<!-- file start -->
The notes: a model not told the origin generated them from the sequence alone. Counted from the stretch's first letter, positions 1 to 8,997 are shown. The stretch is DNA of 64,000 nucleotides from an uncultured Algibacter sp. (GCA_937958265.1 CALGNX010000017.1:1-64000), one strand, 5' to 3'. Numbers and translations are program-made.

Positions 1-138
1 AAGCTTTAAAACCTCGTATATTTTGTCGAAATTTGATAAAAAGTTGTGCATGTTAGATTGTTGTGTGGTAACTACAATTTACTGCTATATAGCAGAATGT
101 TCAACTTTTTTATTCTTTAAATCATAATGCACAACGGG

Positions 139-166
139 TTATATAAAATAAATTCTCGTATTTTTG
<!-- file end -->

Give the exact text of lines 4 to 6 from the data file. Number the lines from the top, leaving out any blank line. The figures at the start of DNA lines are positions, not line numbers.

101 TCAACTTTTTTATTCTTTAAATCATAATGCACAACGGG

Positions 139-166
139 TTATATAAAATAAATTCTCGTATTTTTG